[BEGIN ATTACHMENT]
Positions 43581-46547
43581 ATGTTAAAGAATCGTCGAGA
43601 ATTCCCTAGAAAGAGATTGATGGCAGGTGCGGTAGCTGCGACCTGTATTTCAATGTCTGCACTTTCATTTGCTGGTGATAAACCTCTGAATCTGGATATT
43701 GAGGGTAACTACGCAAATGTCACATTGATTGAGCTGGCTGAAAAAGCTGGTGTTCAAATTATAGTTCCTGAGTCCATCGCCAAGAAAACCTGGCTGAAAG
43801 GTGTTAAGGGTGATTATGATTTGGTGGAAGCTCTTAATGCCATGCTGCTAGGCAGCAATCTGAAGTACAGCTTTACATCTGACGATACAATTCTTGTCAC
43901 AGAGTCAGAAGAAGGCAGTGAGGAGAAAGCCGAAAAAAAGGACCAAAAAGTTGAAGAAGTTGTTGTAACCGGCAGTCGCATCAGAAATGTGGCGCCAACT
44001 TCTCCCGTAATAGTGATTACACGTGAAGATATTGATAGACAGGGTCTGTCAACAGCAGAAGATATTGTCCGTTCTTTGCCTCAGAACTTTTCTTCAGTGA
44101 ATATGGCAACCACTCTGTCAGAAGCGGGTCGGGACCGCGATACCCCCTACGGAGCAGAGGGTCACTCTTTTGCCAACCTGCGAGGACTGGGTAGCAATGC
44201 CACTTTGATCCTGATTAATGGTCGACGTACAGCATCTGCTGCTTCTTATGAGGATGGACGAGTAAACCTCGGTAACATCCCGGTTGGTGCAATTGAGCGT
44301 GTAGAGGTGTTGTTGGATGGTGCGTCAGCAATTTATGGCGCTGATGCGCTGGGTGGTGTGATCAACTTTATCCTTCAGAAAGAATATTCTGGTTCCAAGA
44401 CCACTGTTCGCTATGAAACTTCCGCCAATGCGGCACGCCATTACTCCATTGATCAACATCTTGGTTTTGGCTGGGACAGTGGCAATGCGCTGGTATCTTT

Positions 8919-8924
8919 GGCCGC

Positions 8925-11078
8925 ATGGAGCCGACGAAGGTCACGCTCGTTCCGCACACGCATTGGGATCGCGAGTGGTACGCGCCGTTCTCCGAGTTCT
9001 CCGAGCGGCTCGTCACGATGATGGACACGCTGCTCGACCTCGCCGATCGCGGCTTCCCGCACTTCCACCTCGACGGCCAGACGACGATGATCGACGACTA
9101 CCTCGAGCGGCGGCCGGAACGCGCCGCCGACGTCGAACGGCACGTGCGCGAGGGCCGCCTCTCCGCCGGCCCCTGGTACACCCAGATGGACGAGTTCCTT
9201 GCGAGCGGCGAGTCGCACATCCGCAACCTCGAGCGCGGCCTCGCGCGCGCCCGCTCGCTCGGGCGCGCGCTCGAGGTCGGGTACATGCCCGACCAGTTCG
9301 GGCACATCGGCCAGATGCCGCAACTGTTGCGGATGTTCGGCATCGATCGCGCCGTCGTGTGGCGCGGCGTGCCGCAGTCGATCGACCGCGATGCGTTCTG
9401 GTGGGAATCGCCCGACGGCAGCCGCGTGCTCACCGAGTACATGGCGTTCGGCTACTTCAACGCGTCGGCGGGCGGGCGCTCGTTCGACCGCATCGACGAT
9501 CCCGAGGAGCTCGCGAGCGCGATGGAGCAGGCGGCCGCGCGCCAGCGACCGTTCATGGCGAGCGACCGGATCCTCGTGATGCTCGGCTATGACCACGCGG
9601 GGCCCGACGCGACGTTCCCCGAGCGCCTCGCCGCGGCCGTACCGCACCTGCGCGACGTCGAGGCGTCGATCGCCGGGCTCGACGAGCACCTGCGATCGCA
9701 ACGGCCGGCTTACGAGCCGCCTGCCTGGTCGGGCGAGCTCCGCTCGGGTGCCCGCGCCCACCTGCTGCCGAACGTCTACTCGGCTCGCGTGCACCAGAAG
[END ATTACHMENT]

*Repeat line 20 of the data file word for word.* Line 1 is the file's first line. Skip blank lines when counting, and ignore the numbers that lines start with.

9401 GTGGGAATCGCCCGACGGCAGCCGCGTGCTCACCGAGTACATGGCGTTCGGCTACTTCAACGCGTCGGCGGGCGGGCGCTCGTTCGACCGCATCGACGAT